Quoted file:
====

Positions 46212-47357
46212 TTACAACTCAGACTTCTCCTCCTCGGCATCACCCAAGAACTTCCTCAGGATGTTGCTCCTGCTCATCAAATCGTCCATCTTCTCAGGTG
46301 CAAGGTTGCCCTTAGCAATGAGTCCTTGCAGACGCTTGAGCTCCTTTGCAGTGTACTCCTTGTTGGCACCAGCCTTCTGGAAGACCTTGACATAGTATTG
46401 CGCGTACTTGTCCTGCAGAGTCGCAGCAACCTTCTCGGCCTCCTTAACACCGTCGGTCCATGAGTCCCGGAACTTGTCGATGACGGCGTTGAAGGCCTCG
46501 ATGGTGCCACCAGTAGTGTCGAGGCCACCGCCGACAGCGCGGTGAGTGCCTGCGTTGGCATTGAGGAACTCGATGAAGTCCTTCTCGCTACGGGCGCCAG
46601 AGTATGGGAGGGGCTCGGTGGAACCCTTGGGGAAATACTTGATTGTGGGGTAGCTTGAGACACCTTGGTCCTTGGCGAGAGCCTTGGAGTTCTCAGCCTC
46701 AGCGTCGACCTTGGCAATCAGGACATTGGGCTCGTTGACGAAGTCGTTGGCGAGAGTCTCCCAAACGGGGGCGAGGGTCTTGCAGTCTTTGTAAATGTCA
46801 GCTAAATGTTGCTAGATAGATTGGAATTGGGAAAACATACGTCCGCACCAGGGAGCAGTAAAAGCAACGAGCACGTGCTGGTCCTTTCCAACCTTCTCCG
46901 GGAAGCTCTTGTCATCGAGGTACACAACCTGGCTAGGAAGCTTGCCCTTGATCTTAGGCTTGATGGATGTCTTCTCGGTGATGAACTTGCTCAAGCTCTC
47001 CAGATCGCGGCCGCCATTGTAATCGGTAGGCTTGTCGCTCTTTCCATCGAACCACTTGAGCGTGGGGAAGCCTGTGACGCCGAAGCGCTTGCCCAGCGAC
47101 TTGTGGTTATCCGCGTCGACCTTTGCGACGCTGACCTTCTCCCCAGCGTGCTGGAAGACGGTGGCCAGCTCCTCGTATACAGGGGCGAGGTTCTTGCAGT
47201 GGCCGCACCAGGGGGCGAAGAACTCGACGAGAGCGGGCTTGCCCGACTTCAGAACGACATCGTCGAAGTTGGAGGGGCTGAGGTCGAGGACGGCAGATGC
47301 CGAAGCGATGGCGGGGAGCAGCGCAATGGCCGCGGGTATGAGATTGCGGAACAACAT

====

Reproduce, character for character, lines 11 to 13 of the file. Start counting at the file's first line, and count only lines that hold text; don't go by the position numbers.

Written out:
47101 TTGTGGTTATCCGCGTCGACCTTTGCGACGCTGACCTTCTCCCCAGCGTGCTGGAAGACGGTGGCCAGCTCCTCGTATACAGGGGCGAGGTTCTTGCAGT
47201 GGCCGCACCAGGGGGCGAAGAACTCGACGAGAGCGGGCTTGCCCGACTTCAGAACGACATCGTCGAAGTTGGAGGGGCTGAGGTCGAGGACGGCAGATGC
47301 CGAAGCGATGGCGGGGAGCAGCGCAATGGCCGCGGGTATGAGATTGCGGAACAACAT